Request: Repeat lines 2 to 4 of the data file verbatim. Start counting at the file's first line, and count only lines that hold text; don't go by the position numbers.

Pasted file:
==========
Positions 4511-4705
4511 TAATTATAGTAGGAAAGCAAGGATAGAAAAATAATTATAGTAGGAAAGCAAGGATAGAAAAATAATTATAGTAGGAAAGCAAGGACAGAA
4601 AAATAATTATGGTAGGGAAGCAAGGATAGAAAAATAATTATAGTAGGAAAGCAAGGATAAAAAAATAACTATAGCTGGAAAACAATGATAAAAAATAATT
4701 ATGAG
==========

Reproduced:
4511 TAATTATAGTAGGAAAGCAAGGATAGAAAAATAATTATAGTAGGAAAGCAAGGATAGAAAAATAATTATAGTAGGAAAGCAAGGACAGAA
4601 AAATAATTATGGTAGGGAAGCAAGGATAGAAAAATAATTATAGTAGGAAAGCAAGGATAAAAAAATAACTATAGCTGGAAAACAATGATAAAAAATAATT
4701 ATGAG